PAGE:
>Un Horloge Cassée…

>I don’t often focus on events in the Metropole, so it’s no wonder that I missed this tidbit from this past August.

Now, let me go on the record and say I don’t like Sarkozy and I doubt I ever will. I think he’s a slightly less offensive version of Berlusconi, and his cult of personality gets France press but actually hurts their international standing.

I also believe that his motivations have less to do with “improving standards and ending the tyranny of ratings” and more with helping his media mogul friends.

That said

I am of the belief that a public broadcaster should receive its funding from the public (and in modern France, “L’etat c’est moi” has moved from the aristocratic to the “man on the street”) not from corporations, especially if it is one as comprehensive as France Televisions which has to represent a country that is pratically spread across the world and whose reputation has suffered by going commercial…at least in my opinion.

I also believe that he’s right to make up the shortfall with higher media/communication taxes. It remains to be seen on whether Sarky & Co. will follow through with the Euros needed to support quality programming.

I hope he will, but I wouldn’t hold my breath.

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2 comments

  1. Anonymous · January 6, 2009

    >i don’t believe that any broadcaster should receive its funding from the government. to me, that just raises all kinds of questions about government regulation of speech (in this case, indirect regulation by withholding funds from programming that isn’t deemed worthy).it’s one thing for funding to come from individuals, as is the case with america’s pbs. but who needs some bureaucrat to decide whether any given show is greenlit?if the choice is between two evils (corporate funding by advertisement or government funding by grants), i’d prefer the lesser of the two — corporate advertising.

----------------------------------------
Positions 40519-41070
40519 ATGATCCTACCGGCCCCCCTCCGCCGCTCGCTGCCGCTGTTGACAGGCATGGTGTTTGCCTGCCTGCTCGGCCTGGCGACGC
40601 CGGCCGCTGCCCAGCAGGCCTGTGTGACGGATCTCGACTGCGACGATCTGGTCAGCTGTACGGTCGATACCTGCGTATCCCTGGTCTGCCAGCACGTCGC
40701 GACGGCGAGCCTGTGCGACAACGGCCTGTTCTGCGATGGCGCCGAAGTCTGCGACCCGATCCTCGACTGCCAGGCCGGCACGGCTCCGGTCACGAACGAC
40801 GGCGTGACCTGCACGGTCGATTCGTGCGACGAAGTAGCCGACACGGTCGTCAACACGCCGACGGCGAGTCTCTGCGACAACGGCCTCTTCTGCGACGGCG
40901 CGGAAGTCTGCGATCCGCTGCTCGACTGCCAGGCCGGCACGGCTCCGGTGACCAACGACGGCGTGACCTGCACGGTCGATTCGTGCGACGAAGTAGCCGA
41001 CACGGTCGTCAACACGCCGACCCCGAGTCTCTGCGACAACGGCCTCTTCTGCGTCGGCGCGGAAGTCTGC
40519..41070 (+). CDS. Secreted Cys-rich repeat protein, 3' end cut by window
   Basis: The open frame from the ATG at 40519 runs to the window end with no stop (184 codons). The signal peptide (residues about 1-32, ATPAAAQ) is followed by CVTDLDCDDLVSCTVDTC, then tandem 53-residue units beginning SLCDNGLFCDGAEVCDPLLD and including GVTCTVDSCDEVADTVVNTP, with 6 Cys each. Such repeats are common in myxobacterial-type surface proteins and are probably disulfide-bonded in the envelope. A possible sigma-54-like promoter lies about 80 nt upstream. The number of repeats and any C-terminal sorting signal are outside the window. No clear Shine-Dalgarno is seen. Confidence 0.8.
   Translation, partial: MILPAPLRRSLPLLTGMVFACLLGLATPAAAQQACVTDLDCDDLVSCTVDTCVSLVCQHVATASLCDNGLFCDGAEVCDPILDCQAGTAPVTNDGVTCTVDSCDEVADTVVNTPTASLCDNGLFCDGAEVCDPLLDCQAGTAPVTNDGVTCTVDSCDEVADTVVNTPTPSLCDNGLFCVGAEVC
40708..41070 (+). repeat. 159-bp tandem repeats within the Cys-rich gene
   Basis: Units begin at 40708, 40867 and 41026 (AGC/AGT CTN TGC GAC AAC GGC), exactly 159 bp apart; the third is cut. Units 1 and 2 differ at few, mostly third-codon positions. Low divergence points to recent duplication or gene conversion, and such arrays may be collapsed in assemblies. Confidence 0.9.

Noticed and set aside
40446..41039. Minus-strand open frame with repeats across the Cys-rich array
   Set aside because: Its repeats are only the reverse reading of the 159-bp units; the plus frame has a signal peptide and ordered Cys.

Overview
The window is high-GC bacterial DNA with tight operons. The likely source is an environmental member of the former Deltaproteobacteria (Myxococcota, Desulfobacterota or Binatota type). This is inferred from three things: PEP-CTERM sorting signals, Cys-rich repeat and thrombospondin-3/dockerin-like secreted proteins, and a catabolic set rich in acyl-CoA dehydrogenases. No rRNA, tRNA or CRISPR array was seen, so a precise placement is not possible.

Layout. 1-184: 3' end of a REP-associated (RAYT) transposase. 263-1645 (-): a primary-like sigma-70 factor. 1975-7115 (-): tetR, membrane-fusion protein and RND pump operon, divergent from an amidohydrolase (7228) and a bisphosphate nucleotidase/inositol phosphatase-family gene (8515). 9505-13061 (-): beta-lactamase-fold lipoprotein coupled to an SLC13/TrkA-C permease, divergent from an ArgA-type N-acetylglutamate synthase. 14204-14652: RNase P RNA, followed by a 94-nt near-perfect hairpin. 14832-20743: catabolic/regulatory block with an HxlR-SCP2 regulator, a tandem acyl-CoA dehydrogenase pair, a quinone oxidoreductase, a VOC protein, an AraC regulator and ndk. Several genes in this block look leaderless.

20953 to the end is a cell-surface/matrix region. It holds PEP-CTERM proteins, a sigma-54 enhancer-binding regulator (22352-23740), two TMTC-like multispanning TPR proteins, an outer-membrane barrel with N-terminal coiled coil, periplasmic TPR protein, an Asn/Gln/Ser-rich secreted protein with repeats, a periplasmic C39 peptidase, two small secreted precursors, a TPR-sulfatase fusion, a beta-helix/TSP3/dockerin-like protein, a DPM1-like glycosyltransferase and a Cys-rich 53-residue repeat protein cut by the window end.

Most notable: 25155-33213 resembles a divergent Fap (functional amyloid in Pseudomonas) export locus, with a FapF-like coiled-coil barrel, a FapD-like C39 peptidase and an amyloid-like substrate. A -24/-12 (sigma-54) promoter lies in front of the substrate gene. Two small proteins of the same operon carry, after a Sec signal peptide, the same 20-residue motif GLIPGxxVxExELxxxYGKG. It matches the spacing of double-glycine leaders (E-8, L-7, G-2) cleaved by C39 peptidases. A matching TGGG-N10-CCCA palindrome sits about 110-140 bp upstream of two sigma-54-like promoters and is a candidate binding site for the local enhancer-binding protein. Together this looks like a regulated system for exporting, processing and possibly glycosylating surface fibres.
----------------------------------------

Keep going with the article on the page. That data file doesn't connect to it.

2. Hikaru · January 6, 2009

    >The first concern you raise is definitely why I’m reserved in praising Sarky, but I like the idea of the system that he’s setting up. The real tricky thing with government funded broadcasters is that the government has to be willing to let “the child” criticise “the parent.” In respect to this country (the US), it is definitely a choice of a meek group of public broadcasters (although if you watch a PBS show from the start, you’d be hard pressed to find the difference between ads and those “sponsored by” messages) and a group of well-funded corporate subsidaries that can criticise within certain limits.And believe you me, I hope to see the day when NBC criticises GE or ABC go to town on Disney.There’s no room for self-examination under the US system, but for the US to actually set up a proper state network and the watchdog for it would require a degree of humility and autonomy that hasn’t been there since the 1960s.

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